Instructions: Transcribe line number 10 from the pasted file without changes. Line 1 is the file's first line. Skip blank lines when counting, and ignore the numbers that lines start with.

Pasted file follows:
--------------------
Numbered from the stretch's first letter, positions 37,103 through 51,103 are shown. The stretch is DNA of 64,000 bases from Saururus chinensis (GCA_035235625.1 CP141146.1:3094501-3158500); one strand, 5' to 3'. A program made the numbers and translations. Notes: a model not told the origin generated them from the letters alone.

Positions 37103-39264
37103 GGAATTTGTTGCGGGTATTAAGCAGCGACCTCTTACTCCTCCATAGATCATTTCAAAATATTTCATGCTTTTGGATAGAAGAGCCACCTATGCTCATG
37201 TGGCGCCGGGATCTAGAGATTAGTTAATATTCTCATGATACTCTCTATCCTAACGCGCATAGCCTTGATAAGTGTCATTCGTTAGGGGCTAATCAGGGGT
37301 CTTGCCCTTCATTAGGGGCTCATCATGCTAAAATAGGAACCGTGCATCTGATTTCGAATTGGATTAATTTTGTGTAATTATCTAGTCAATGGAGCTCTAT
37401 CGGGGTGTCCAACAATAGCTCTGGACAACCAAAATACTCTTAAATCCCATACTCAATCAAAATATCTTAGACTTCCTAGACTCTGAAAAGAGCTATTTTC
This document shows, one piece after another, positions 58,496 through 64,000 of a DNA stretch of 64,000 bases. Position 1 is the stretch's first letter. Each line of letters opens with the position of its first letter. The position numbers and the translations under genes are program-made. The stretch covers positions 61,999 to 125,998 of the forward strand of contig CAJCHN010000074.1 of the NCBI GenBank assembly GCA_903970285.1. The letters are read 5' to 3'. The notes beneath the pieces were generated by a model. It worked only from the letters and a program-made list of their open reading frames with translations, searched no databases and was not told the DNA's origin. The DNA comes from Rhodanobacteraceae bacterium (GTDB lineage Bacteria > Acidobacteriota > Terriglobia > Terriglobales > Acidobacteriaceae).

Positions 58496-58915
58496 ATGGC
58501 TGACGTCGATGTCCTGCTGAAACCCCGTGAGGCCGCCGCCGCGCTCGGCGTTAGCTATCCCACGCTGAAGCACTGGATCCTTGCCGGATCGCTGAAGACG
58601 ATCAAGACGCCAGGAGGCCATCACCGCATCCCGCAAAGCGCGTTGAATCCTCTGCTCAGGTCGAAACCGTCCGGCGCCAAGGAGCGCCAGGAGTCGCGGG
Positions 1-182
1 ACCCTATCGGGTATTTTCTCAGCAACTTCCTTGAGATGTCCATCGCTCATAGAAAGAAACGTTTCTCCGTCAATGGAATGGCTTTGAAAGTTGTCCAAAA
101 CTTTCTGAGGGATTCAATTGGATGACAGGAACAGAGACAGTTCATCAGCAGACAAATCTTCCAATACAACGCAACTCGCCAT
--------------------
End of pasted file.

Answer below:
58501 TGACGTCGATGTCCTGCTGAAACCCCGTGAGGCCGCCGCCGCGCTCGGCGTTAGCTATCCCACGCTGAAGCACTGGATCCTTGCCGGATCGCTGAAGACG